Effect of Aquatic Exercise on Inflammation and Stress in Fibromyalgia

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Editor’s comment: Neutrophils are the most abundant type of white blood cells in the human body. They undergo a process called chemotaxis, which allows them to migrate toward sites of infection or inflammation. IL-8 (interleukin-8) is a small cytokine, or signaling protein, that helps guide the neutrophils. Noradrenaline (also known as norepinephrine) acts as a hormone and a neurotransmitter, affecting the parts of the brain where attention and responses are controlled and plays a significant role in the fight-or-flight response.  This study found that neutrophils, IL-8 and noradrenaline were all reduced in FM patients who took part in regular aquatic exercise for eight months, indicating a reduction in inflammation and stress which corresponded with symptom improvement.  

An exploratory study of the effect of regular aquatic exercise on the function of neutrophils from women with fibromyalgia: Role of IL-8 and noradrenaline.

By M.E. Bote, et al.

Abstract:

Fibromyalgia (FM) syndrome is associated with elevated systemic inflammatory and stress biomarkers, and an elevated innate cellular response mediated by monocytes and neutrophils. Exercise is accepted as a good non-pharmacological therapy for FM. We have previously found that regular aquatic exercise decreases the release of inflammatory cytokines by monocytes from FM patients. However, its effects on the functional capacity of neutrophils have not been studied.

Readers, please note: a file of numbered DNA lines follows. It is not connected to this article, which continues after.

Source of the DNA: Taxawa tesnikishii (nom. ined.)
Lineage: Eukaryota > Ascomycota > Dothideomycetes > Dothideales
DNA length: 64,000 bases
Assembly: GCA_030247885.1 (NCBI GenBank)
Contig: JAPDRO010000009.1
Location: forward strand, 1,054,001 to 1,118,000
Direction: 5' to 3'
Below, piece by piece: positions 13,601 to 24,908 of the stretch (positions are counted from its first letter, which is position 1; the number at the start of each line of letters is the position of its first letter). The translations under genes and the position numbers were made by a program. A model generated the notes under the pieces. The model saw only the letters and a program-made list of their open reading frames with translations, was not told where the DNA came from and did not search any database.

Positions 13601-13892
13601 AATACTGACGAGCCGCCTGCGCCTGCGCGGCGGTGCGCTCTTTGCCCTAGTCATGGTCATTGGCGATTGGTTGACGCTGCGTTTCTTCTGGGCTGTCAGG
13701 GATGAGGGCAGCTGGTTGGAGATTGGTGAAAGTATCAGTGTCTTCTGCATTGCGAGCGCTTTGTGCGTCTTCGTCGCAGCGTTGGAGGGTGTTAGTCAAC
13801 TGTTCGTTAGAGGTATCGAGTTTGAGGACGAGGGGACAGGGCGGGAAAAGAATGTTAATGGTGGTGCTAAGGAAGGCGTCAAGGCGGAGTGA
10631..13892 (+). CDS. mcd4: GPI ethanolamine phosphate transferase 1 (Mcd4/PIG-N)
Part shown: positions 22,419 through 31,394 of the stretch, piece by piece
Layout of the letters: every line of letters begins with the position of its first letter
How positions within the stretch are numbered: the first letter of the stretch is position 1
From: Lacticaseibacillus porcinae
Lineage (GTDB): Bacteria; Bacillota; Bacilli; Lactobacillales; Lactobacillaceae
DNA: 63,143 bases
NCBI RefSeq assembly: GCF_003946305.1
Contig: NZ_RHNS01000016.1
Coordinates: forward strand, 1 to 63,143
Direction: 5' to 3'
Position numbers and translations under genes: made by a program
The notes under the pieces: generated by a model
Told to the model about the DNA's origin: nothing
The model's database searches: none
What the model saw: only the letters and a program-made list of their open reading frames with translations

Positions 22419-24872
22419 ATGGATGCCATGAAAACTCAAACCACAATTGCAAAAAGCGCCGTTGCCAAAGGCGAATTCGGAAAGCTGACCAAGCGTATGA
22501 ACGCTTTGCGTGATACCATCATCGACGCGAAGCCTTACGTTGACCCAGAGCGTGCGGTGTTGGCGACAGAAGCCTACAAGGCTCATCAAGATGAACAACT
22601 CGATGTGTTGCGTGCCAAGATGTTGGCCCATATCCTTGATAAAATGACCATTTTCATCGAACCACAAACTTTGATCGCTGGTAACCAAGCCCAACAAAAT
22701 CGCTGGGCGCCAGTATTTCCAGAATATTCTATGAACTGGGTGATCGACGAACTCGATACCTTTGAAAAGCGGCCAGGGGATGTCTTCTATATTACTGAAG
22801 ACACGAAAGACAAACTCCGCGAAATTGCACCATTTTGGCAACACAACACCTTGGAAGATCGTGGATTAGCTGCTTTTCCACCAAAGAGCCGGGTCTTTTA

The aim of the present exploratory study was to evaluate, in 10 women diagnosed with FM, the effect of an aquatic exercise program (8 months, 2 sessions/week, 60 min/session) on their neutrophils’ function (phagocytic process), and on IL-8 and NA as potential inflammatory and stress mediators, respectively. A control group of 10 inactive FM patients was included in the study.

  • After 4 months of the exercise program, no significant changes were observed in neutrophil function (chemotaxis, phagocytosis, or fungicidal capacity) or in IL-8 and NA.

  • However, at the end of the exercise program (8 months), a neuro-immuno-endocrine adaptation was observed, manifested by a significant decrease to values below those in the basal state in neutrophil chemotaxis, IL-8, and NA.

  • No significant seasonal changes in these parameters were observed during the same period in the group of non-exercised FM patients.

  • After the 8 months of the exercise program, the FM patients had lower concentrations of IL-8 and NA together with reduced chemotaxis of neutrophils compared with the values determined in the same month in the control group of non-exercised FM women.

These results suggest that “anti-inflammatory” and “anti-stress” adaptations may be contributing to the symptomatic benefits that have been attributed to regular aquatic exercise in FM syndrome, as was corroborated in the present study by the scores on the Fibromyalgia Impact Questionnaire.

Copyright © 2013 Elsevier Inc. All rights reserved.

Source: Brain, Behavior, and Immunity, November 17, 2014. By M.E. Bote, J.J. García, M.D. Hinchado and E. Ortega. Immunophysiology Research Group, Department of Physiology, Science Faculty, University of Extremadura, Spain.

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